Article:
It’s been almost a year since Dan Cathy, Chief Operating Douchebag of Chick-Fil-A, publicly opposed same-sex marriage, sparking a debate that divided America and raised some uncomfortable questions. Progressives everywhere were left pining for that lightly breaded, perfectly cooked chicken and asking themselves: Is supporting a company whose political stance you disagree with really that irresponsible? Can’t you just suck down your heavenly hand-spun limited-time-only peach milkshakes in private and keep it a secret from your gay friends?
I support marriage equality, and more important, I support the separation of church and state. I really don’t want to give Mr. Cathy any more dollars to funnel directly into the tribe of a-holes known as the Family Research Council. But sometimes I indulge, even though I feel like a crappy human being afterward.
If you, too, suffer from Chick-Fil-A guilt, here are some tips.
Don’t feel self-conscious pulling into the parking lot. No one can tell by the way you look what a hypocrite you are–unless you’re driving a Prius covered in rainbows. In that case, I’d advise parking in another lot and walking toward a different building. Then, at the last second, after you’ve had a chance to distance yourself from your vehicle, cut toward the signature red roof. It will be shining with the glory of thousands of Christly chickens who died so that you may live. And by “live,” I mean “dine on pieces of their succulent breasts dipped in honey mustard.”
Be cheerful and pleasant to the employees taking your order. They may or may not share Mr. Cathy’s views, and without a doubt, they will be exceedingly polite. Whenever you say “Thank you,” they’ll reply with “My pleasure,” and look like they actually mean it. It’s as creepy—appropriately, I suppose—as those people who invite you to their church without telling you that’s what they’re doing. If this bothers you, try to be calm. Know that no one can force eternal life upon you without your consent. You’re not going to turn into a Christian just by eating or drinking something. It doesn’t work that way. Except in communion, when it kind of does.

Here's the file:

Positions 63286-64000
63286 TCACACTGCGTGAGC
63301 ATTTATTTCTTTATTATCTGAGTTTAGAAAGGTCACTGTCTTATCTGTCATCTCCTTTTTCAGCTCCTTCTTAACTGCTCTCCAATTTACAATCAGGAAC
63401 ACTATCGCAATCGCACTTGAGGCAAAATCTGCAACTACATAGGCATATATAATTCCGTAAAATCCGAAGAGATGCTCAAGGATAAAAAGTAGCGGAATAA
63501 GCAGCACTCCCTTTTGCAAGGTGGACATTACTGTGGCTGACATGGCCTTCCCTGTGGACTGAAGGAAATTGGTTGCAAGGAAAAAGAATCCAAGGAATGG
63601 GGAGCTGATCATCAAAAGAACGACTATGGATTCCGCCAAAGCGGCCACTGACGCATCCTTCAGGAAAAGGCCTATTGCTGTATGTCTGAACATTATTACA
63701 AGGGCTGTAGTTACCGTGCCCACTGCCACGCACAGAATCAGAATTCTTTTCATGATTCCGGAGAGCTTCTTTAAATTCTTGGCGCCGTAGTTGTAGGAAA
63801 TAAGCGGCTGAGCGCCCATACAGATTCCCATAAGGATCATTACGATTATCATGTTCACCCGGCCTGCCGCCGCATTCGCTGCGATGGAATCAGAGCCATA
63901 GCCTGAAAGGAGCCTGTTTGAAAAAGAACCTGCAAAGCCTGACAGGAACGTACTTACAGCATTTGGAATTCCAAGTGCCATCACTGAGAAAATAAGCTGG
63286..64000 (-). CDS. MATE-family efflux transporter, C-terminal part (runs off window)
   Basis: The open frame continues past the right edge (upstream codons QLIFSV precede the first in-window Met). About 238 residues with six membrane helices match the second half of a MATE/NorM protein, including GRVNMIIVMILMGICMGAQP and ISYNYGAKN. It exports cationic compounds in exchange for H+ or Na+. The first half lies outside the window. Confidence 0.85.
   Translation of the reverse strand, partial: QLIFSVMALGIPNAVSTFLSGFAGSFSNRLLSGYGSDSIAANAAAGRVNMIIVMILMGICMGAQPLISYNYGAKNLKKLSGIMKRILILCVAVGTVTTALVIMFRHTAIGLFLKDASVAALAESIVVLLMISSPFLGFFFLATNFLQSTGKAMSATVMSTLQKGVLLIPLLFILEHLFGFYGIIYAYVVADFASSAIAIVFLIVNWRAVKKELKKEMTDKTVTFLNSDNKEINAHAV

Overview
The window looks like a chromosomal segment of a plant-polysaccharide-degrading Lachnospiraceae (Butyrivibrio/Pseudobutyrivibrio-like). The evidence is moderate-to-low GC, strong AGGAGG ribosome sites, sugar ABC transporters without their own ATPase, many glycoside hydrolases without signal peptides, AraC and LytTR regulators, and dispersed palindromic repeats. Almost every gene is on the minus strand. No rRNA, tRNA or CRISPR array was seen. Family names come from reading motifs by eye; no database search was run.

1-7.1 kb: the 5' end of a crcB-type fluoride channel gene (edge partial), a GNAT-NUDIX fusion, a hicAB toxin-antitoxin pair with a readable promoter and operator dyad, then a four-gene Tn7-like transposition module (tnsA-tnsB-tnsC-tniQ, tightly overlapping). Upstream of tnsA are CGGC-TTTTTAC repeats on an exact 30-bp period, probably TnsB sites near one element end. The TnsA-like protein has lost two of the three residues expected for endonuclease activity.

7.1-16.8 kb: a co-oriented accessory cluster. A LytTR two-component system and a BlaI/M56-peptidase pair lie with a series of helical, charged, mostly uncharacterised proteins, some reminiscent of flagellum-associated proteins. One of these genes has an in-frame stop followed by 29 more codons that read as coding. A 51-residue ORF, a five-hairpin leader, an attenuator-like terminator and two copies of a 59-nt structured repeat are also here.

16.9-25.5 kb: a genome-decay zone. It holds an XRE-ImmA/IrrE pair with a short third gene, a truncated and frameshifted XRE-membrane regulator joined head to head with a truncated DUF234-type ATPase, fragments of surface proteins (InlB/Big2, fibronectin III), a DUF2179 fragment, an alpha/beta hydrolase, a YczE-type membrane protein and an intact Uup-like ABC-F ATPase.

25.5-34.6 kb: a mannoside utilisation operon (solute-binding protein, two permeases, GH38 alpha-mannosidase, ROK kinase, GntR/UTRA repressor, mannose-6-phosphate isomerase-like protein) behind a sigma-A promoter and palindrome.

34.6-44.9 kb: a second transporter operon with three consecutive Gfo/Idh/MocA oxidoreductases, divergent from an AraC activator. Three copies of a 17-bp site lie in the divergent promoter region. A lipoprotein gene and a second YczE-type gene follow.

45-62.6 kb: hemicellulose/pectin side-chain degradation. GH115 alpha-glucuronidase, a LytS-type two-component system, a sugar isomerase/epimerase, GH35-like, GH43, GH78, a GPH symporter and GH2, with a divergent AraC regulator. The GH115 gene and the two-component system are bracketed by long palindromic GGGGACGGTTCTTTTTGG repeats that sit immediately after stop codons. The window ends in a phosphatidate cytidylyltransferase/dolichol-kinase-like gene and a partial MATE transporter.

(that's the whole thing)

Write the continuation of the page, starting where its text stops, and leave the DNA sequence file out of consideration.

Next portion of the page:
As you eat, focus on what’s important. Scan the other tables for people who look like bigots, and when you find them, glare at them and spend a few moments contemplating your superiority. If you have children with you, you can involve them in this activity. You might call it “I Spy A Bigot” or some such other fun-sounding name. If you’re dining alone, you might like to reflect on the trials of the LGBT people. I, for one, make things OK in my heart by imagining gay sex while eating. Try it. You can do this in whatever way is comfortable for you. Since it’s important to give equal consideration to all, you might think about man-on-man during the nuggets and woman-on-woman during the waffle fries. Switch back and forth as often as you wish; there are no rules. If you want to think about various bisexual configurations with three or more persons at any time, that is also encouraged. A great time to do this is when enjoying a shake for dessert.
Balance your karma by actively supporting marriage equality. Every time you eat at Chick-Fil-A, make a donation equal to or greater than the amount you spent to the Human Rights Campaign. Just be sure not to get your checkbook too greasy, Judas.
Teach your children well. Instead of allowing them to be mindlessly controlled by corporate logos, instill in them the values that are truly important. For example, note how I cleverly altered this book that my mother-in-law brought us from the Chick-Fil-A drive-thru:
See? It’s easy.
 This isn’t exactly true. You’re supposed to be a good Christian before you take communion. For example, the Pope recently announced that Catholics aren’t supposed to take communion if they support gay marriage. They aren’t supposed to take it if they use birth control either. My friend N. is Catholic, but she can’t take communion when she goes to mass because she’s a fag-loving whore.
 You certainly may argue here that I’m conflating bigotry with Christianity. In the words of Dan Cathy, “Guilty as charged.” And I will continue to do so as long as people use the latter to justify the former.